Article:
apex.fp16_utils¶

This submodule contains utilities designed to streamline the mixed precision training recipe presented by NVIDIA on Parallel Forall and in GTC 2018 Sessions Training Neural Networks with Mixed Precision: Theory and Practice and Training Neural Networks with Mixed Precision: Real Examples. For Pytorch users, Real Examples in particular is recommended.

Full runnable Python scripts demonstrating apex.fp16_utils can be found on the Github page:

Automatic management of master params + loss scaling¶

class apex.fp16_utils.FP16_Optimizer(init_optimizer, static_loss_scale=1.0, dynamic_loss_scale=False, dynamic_loss_args=None, verbose=True)

FP16_Optimizer is designed to wrap an existing PyTorch optimizer, and manage static or dynamic loss scaling and master weights in a manner transparent to the user. For standard use, only two lines must be changed: creating the FP16_Optimizer instance, and changing the call to backward.

Example:

model = torch.nn.Linear(D_in, D_out).cuda().half()
optimizer = torch.optim.SGD(model.parameters(), lr=1e-3)
# Name the FP16_Optimizer instance to replace the existing optimizer
# (recommended but not required):
optimizer = FP16_Optimizer(optimizer, static_loss_scale = 128.0)
...
# loss.backward() becomes:
optimizer.backward(loss)
...


Example with dynamic loss scaling:

...
optimizer = FP16_Optimizer(optimizer, dynamic_loss_scale=True)
# optional arg to control dynamic loss scaling behavior
# dynamic_loss_args={'scale_window' : 500})
# Usually, dynamic_loss_args is not necessary.

Parameters: init_optimizer (torch.optim.optimizer) – Existing optimizer created with the parameters to optimize. Internally, FP16_Optimizer replaces the passed optimizer’s fp16 parameters, if any, with fp32 master parameters copied from the original ones. FP16_Optimizer also stores references to the original fp16 parameters, and updates these fp16 parameters from the master fp32 copy at the end of each step. static_loss_scale (float, optional, default=1.0) – Loss scale used internally to scale gradients computed by the model. Any fp16 gradients will be copied to fp32, then downscaled before being applied to the fp32 master params, so static_loss_scale should not affect learning rate. dynamic_loss_scale (bool, optional, default=False) – Use dynamic loss scaling. If True, this will override any static_loss_scale option. dynamic_loss_args (dict, optional, default=None) – Dict of kwargs that will be forwarded to the internal DynamicLossScaler instance’s constructor. Keys of this dict must match kwargs accepted by DynamicLossScaler’s constructor. If dynamic_loss_args is unspecified, DynamicLossScaler’s defaults will be used. verbose (bool, optional, default=True) – By default, FP16_Optimizer’s constructor prints out the parameters and parameter groups it is ingesting, as a sanity check. If this becomes annoying (e.g. for large models), it can be disabled by passing verbose=False. verbose=False will not disable printing when the loss scale is readjusted during dynamic loss scaling.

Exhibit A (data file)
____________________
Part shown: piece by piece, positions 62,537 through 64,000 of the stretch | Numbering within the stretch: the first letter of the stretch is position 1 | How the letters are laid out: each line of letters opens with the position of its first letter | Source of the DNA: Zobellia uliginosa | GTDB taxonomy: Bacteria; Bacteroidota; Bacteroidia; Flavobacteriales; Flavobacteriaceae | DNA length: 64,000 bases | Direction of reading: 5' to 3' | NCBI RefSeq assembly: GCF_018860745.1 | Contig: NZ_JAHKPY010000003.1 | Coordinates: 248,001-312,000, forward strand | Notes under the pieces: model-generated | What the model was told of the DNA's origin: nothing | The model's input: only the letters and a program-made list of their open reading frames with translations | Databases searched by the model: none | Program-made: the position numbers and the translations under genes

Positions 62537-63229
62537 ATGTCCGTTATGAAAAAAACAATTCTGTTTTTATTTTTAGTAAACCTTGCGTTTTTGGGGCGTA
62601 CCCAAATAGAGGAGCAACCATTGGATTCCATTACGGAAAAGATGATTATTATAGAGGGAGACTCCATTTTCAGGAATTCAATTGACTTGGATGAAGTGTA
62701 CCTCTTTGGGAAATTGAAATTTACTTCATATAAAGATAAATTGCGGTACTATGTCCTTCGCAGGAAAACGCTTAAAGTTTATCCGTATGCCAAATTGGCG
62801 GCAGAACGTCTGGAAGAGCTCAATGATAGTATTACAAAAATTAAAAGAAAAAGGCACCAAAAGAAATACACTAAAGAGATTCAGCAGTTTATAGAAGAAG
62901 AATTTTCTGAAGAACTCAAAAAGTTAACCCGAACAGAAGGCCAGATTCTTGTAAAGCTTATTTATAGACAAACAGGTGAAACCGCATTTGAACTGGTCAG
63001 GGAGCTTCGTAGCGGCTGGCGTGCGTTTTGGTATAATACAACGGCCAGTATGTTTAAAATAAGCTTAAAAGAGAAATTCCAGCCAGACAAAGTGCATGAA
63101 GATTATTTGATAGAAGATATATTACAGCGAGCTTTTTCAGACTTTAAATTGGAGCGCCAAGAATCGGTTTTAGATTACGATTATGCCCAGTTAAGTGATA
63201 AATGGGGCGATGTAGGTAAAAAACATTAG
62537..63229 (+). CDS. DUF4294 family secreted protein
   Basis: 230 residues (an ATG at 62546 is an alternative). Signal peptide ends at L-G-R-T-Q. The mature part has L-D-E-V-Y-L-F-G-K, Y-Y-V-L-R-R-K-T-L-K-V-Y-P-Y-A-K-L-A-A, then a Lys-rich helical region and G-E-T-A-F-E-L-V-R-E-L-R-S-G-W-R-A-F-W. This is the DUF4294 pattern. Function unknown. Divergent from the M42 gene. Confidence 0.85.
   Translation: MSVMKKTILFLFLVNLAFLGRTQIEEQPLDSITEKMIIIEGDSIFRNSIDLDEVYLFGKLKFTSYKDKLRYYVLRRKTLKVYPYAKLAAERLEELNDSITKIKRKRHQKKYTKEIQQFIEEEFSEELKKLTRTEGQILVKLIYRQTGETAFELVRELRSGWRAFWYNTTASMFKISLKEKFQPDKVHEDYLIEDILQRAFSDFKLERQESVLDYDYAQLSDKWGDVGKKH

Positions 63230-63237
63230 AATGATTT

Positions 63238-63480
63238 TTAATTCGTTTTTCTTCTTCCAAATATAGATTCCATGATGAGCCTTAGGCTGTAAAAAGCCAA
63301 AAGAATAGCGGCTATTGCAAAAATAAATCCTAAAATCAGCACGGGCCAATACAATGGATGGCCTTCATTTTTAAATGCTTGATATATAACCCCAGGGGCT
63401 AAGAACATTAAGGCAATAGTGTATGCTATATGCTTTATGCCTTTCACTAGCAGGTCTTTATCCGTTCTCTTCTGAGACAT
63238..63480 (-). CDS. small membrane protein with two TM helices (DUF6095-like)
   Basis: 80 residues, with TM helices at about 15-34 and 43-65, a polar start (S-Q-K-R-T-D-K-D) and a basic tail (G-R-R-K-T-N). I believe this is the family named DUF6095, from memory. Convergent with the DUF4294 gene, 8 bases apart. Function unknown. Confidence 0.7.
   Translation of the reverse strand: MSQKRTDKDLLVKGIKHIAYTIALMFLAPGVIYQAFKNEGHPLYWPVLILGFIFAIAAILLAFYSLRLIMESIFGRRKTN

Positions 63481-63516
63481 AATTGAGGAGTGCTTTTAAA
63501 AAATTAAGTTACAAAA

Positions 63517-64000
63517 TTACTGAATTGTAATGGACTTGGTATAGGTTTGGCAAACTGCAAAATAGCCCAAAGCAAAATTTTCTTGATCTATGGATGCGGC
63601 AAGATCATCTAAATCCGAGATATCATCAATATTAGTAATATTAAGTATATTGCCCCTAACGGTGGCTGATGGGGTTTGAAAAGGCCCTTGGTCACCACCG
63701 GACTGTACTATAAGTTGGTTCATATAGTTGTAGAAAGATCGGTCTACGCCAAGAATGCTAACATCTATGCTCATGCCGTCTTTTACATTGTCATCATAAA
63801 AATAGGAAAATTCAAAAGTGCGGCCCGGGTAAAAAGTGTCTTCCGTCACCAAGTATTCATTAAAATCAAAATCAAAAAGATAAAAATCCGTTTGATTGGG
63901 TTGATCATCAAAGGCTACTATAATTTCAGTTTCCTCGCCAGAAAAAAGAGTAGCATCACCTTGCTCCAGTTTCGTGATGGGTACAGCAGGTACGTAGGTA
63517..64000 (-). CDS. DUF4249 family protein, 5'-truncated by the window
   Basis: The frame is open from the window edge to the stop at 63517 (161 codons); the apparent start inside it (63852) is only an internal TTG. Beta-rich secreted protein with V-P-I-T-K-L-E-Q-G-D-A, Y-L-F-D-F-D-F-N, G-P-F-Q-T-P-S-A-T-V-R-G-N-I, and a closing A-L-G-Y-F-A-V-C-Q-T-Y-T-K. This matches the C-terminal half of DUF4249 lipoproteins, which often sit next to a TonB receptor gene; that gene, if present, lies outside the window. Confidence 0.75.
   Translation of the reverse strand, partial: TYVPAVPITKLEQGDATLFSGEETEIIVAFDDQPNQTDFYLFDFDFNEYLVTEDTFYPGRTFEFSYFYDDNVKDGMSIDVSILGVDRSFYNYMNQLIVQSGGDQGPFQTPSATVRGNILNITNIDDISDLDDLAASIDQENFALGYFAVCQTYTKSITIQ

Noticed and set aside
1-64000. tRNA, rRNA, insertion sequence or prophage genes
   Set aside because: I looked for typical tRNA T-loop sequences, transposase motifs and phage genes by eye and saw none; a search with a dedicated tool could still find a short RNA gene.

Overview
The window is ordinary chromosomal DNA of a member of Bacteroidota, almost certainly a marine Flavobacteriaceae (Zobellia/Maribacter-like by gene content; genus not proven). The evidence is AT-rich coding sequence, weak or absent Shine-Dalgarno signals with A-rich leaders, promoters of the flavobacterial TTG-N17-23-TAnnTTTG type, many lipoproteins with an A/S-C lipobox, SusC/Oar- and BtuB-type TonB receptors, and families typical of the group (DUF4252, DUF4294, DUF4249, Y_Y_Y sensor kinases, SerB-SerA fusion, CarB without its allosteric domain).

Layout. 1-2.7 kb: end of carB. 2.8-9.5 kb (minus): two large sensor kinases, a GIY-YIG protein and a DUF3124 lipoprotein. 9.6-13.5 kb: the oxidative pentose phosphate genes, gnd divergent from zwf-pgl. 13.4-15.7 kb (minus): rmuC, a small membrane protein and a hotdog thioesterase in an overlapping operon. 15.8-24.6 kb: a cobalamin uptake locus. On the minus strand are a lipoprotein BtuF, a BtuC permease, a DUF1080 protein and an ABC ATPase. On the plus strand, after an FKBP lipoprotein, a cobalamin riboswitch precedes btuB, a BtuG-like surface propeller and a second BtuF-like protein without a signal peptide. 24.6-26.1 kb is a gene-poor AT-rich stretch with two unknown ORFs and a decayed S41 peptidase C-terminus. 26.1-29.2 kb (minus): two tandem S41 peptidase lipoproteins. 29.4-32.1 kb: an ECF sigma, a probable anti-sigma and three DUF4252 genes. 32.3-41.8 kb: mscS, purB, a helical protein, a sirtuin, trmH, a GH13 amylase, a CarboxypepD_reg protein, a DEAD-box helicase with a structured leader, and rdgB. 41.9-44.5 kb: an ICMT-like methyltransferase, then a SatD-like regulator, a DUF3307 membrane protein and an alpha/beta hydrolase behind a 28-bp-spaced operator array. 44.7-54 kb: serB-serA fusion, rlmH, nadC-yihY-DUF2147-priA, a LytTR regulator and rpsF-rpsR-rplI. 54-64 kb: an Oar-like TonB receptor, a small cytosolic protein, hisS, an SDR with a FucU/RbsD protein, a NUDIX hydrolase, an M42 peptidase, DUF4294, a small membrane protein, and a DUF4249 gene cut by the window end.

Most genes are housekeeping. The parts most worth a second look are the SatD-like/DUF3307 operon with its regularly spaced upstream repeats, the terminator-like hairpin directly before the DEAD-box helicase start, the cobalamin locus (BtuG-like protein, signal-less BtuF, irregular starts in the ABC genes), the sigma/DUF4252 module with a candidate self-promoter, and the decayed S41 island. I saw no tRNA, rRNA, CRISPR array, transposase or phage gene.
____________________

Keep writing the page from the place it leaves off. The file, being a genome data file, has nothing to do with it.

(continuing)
init_optimizer is expected to have been constructed in the ordinary way. It is recommended (although not required) that the newly constructed FP16_Optimizer instance be named to replace init_optimizer, for two reasons: First, it means that references to the same name later in the file will not have to change. Second, FP16_Optimizer reserves the right (as an implementation detail) to modify init_optimizer. If you do choose a unique name for the new FP16_Optimizer instance, you should only work with this new instance, because the preexisting optimizer might no longer behave as expected.

init_optimizer may be any Pytorch optimizer. It may contain a mixture of fp16 and fp32 parameters organized into any number of param_groups with different hyperparameters. The FP16_Optimizer constructor will ingest these param_groups and remember them.

Calls to

loss.backward()


must be replaced with

optimizer.backward(loss)


because FP16_Optimizer requires ownership of the backward pass to implement loss scaling and copies to master gradients.

Note

Loss scaling, either static or dynamic, is orthogonal to learning rate, because gradients are downscaled before being applied. This means that adjusting the loss scale, or using dynamic loss scaling, should not require retuning the learning rate or any other hyperparameters.

Closures: FP16_Optimizer can wrap a Pytorch optimizer that receives a closure. See docstring for step.

Gradient clipping: Use clip_master_grads.

Multiple losses: If your model accumulates gradients from multiple losses, this can be made more efficient by supplying update_master_grads=False to backward. See docstring for backward.

Manually adjusting loss scale: The current loss scale can be retrieved or set via

print(optimizer.loss_scale)
optimizer.loss_scale = new_loss_scale


For static loss scaling, manually adjusting the loss scale over time is a reasonable thing to do. During later epochs, gradients may become smaller, and a higher loss scale may be required, analogous to scheduling the learning rate. Dynamic loss scaling is more subtle (see DynamicLossScaler) and in this case, manually adjusting the loss scale is not recommended.